Higher mortgage rates aren’t the only things driving up the cost of buying a home. Mortgage closing costs are up, too.
Loan-origination and other fees rose 6% the past year to $2,402 nationwide on a $200,000 single-family mortgage loan to a customer with excellent credit and a 20% down payment, according to survey data from Bankrate.com.
Origination fees accounted for the bulk of the increase. They jumped 8%, while third-party fees edged up 1%, indicates the survey conducted in June.
Origination fees are rising, in part, because interest rates are higher, says Guy Cecala, publisher of Inside Mortgage Finance.
As rates rise, lenders make less profit on the money they lend, so look for more profit from fees, he says.
Lenders are also having to do more work underwriting loans, which increases their costs, says Doug Lebda, CEO of the Lending Tree online exchange.
Last year, origination fees were 1% lower than in 2011, Bankrate’s data show.
Higher interest rates have taken a toll on the refinance market in recent weeks. As that business declines, more lender competition for loans should help keep competitive pressure on origination fees, Cecala says.
The average interest rate for a 30-year fixed-rate loan was 4.39% for the week ended Thursday, up from 3.55% a year ago, Freddie Mac data show.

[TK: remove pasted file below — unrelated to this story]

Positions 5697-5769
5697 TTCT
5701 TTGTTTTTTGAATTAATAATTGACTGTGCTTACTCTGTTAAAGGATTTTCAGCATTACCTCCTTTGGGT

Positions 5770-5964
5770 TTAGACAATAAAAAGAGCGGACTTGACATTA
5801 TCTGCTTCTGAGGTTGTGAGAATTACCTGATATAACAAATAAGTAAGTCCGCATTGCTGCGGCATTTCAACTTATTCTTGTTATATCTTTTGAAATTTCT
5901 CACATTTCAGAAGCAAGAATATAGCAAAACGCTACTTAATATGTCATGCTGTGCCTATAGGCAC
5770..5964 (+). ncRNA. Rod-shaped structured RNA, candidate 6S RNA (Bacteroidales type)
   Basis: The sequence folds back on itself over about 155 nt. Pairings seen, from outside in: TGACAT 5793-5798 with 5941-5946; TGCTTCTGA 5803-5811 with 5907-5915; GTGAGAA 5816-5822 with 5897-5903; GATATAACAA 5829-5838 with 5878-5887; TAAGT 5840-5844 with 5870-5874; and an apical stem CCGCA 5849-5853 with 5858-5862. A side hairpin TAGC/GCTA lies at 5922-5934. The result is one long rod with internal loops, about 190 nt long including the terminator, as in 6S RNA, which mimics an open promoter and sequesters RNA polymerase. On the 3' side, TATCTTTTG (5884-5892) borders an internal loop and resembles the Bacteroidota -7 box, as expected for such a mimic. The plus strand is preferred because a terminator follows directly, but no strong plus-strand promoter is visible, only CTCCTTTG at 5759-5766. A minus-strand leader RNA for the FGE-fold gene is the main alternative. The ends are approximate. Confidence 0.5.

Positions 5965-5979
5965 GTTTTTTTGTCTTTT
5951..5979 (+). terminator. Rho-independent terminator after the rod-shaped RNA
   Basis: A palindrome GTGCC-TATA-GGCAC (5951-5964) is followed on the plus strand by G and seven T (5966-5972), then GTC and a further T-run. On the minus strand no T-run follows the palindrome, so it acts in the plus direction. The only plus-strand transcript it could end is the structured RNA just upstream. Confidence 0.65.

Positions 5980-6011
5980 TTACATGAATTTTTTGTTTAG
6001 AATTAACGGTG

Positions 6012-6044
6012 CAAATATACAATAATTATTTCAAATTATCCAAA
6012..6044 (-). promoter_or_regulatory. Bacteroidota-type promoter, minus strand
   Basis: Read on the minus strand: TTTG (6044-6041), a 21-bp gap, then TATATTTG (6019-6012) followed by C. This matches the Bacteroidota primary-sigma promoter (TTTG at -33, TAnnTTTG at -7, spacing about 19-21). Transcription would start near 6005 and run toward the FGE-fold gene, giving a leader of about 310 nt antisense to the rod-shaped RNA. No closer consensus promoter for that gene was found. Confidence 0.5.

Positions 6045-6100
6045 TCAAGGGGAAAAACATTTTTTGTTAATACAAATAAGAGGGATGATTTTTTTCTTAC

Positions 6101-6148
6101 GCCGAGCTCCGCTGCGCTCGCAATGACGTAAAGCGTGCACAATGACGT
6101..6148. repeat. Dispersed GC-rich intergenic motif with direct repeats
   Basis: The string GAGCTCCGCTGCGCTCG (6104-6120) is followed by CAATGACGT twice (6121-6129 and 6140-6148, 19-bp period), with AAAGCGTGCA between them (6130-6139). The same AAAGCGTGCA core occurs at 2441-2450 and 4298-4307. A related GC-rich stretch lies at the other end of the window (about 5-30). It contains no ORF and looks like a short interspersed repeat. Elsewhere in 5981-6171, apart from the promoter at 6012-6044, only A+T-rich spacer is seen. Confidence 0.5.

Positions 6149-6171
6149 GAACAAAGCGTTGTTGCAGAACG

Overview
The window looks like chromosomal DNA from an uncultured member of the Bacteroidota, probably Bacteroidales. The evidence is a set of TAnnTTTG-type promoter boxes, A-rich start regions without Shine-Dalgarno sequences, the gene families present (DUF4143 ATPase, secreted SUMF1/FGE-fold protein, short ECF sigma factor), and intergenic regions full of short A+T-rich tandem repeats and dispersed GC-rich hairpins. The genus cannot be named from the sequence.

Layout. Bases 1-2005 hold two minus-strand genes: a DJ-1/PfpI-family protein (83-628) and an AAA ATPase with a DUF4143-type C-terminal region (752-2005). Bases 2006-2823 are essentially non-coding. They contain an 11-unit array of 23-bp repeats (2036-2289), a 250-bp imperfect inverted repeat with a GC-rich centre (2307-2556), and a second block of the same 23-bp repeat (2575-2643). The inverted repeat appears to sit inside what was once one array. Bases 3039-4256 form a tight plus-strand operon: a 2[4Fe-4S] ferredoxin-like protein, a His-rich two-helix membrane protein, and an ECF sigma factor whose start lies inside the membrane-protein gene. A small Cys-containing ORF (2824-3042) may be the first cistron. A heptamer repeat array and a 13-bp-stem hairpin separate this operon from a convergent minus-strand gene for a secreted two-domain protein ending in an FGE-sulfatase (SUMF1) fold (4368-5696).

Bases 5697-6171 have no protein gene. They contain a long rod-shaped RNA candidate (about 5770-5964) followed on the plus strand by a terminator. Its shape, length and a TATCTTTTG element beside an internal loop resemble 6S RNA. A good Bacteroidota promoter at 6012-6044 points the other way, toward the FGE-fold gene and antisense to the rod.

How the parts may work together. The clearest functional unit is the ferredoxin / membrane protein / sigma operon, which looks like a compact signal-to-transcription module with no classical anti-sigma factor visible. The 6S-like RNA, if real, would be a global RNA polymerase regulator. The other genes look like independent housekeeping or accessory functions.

The higher closing costs are one more reason consumers should shop around and compare fees from different loan originators to get the best deal.
Some lenders offer loans with no origination fees. Of all the closing costs, lenders “have the most discretion,” with origination fees,” Cecala says.
Consumers should also watch out for underwriting or processing fees, which can add up, Cecala adds.
There’s so many different costs associated with closing on a loan that it can be confusing for consumers to do good comparison shopping, says Quicken Loans chief economist Bob Walters.
One way to get an apples-to-apples comparison is to ask for a no-cost rate, he says. That should result in quotes that lack fees but carry higher interest rates.
In general, interest rates matter more than fees if someone is going to be in the home for more than a few years, he says. Over time, the lower interest rate typically results in more savings.
“The rate is still the biggest driver of mortgage costs,” Lebda says.
Bankrate’s survey showed Hawaii’s average closing costs of $2,919 to be the highest in the nation. Alaska ($2,675), South Carolina ($2,658), California ($2,639) and New Mexico ($2,566) rounded out the top five.
The lowest costs were in Wisconsin ($2,119), Missouri ($2,188), Kansas ($2,193), Michigan ($2,203) and Washington ($2,208).
Bankrate’s survey excludes taxes, title fees, property insurance, association fees, interest and other prepaid items.
courtesy of: http://www.usatoday.com/